Brake fade is a critical aspect of vehicle maintenance that often gets overlooked. It’s a situation that results from the diminished ability of the brakes to decelerate the vehicle effectively. While it may not be a daily occurrence for most drivers, its implications are significant.
Brake fade is a reduction in stopping power that can occur after repeated or sustained use of your vehicle’s brakes. Signs of brake fade include:
- A spongy feel in the brake pedal
- Longer stopping distances
- Smell of burning or overheating brakes
- Fading or lack of response from the brake pedal
This article aims to discuss the concept of brake fade in more detail. We’ll be exploring its different types and how to identify its symptoms.
A Deeper Look Into Brake Fade
Brake fade refers to the reduction or loss of braking power, making it harder to slow down or stop your vehicle. It is a phenomenon that happens when the brake pads’ and rotors’ temperatures increase due to repeated use. As these parts heat up, they become less effective, leading to a ‘fade’ or reduction in the braking performance.
The braking system of a vehicle functions based on friction. When you apply the brakes, your brake pads press against the rotors (the discs attached to the wheels), slowing down your vehicle. This process generates heat. Under normal conditions, the generated heat dissipates into the air, and your brakes function as expected.
However, under heavy or sustained braking, as in downhill driving or when stopping a heavy vehicle, the heat builds up faster than it can dissipate. This excess heat can lead to brake fade.
Specifically, high temperatures can cause the brake pads to outgas, forming a thin layer of gas between the pads and the rotor. This gas layer can reduce friction and hence, braking power. Similarly, high temperatures can lead to brake fluid boiling, which reduces braking effectiveness due to vapor in the brake lines.
Types of Brake Fade
There are three main types of brake fade: green fade, dynamic fade, and fluid fade. Each type occurs under different circumstances and has varying effects on your brakes.
- Green Fade: Also known as early life fade, green fade typically occurs with new brake pads or after a brake service. The high temperatures of braking cause the binders in the brake pads to ‘outgas.’ Green fade is usually temporary and decreases as the brake pads are broken in.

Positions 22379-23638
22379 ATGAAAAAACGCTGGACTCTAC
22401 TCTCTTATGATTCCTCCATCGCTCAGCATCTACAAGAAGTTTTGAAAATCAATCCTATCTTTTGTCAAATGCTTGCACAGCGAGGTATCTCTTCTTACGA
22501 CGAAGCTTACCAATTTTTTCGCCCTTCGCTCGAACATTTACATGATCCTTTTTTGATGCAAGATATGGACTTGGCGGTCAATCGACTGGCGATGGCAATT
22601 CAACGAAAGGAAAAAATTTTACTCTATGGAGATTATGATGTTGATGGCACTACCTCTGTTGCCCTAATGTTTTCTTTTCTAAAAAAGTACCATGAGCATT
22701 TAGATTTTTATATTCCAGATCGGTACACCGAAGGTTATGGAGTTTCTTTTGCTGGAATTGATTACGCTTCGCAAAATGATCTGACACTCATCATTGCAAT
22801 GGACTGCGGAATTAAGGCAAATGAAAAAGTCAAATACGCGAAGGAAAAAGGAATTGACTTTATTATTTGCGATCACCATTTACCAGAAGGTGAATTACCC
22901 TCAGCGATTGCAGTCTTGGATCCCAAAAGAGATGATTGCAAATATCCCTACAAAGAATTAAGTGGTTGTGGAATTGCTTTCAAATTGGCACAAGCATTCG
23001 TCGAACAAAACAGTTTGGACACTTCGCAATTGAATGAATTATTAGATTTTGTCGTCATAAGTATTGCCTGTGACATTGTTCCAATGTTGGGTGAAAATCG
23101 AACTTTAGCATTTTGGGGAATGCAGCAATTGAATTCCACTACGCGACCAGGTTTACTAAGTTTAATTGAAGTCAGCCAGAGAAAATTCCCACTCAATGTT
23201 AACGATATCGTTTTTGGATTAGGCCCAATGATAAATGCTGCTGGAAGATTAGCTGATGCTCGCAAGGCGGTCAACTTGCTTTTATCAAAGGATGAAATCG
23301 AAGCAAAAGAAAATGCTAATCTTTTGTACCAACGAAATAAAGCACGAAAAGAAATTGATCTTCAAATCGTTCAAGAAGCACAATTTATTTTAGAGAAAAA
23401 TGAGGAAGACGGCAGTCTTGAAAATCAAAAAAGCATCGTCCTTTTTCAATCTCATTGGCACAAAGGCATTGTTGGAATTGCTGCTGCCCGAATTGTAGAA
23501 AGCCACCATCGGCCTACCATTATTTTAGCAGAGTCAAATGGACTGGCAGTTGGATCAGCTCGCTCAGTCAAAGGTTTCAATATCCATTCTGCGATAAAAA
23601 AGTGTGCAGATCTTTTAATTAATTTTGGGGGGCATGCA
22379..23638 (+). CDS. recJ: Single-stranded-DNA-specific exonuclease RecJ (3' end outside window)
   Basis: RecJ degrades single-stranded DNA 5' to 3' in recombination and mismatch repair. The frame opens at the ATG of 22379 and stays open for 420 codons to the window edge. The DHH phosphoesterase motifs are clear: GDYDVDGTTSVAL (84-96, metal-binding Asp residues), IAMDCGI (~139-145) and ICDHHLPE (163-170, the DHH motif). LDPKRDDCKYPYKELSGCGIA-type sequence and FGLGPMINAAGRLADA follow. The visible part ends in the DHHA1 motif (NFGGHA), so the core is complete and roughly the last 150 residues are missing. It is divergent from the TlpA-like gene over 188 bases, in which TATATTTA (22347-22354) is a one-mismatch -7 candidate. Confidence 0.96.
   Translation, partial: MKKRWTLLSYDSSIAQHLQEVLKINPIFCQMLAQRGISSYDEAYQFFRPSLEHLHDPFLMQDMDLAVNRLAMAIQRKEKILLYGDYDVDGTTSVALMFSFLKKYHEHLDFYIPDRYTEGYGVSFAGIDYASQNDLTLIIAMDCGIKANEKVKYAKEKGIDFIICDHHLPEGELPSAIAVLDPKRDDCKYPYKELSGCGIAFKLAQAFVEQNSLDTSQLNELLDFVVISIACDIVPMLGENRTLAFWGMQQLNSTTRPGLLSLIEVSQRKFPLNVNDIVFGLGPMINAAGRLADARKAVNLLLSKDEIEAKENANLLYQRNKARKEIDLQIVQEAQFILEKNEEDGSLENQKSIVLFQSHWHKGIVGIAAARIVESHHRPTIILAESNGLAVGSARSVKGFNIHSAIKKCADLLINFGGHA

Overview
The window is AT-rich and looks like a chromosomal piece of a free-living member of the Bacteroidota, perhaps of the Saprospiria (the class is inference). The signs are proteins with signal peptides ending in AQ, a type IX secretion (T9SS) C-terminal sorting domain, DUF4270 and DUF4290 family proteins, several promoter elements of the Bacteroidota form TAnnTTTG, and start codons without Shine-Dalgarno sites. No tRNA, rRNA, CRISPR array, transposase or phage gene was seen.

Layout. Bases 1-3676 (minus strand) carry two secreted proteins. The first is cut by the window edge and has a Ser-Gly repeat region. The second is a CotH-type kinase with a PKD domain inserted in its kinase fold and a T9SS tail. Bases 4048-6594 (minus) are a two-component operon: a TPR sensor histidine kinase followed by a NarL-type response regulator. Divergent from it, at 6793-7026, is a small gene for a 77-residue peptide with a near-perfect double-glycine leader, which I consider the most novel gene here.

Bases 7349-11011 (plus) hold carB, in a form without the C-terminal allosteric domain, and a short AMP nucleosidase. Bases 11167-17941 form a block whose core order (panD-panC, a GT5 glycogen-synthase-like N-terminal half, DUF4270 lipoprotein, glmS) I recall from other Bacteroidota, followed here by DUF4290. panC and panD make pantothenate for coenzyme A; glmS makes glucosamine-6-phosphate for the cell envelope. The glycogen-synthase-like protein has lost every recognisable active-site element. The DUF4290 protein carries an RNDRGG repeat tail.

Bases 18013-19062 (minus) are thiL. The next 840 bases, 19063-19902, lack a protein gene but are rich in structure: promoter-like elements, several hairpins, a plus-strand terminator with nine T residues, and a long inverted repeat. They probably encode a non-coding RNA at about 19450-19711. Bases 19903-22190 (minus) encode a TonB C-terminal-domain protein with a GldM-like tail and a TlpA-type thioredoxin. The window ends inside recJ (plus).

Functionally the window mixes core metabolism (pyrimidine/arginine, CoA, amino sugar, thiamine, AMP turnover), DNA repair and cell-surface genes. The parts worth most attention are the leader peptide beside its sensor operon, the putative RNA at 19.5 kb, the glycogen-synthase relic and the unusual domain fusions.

- Dynamic Fade: This type of fade is a result of the brake pad material’s properties changing under high temperatures. Dynamic fade can be dangerous as it often occurs suddenly and unexpectedly, like during downhill driving or when towing heavy loads.
- Fluid Fade: Fluid fade, also known as boiling fade, happens when the brake fluid reaches its boiling point and begins to vaporize. The vapor in the brake system is compressible, leading to a spongy brake pedal and reduced braking power.
Symptoms of Brake Fade
Identifying brake fade early on can make a significant difference in your safety on the road. Knowledge about these symptoms can help you prevent a potential mishap before it turns into a serious problem.
General Symptoms of Brake Fade
The most common sign of brake fade is a reduction in braking performance. You might find that your vehicle doesn’t decelerate as quickly or as effectively as it normally does. Here are some general symptoms:
- Decreased braking power: This is the most direct symptom. You may notice that the brakes aren’t as responsive as they should be, requiring more effort on the brake pedal to achieve the same level of deceleration.
- Increased braking distance: Your vehicle might take longer than usual to come to a complete stop.
- Changes in the brake pedal: The brake pedal might feel “spongy” or require more force to depress. In some cases, the pedal may go all the way to the floor with little resistance.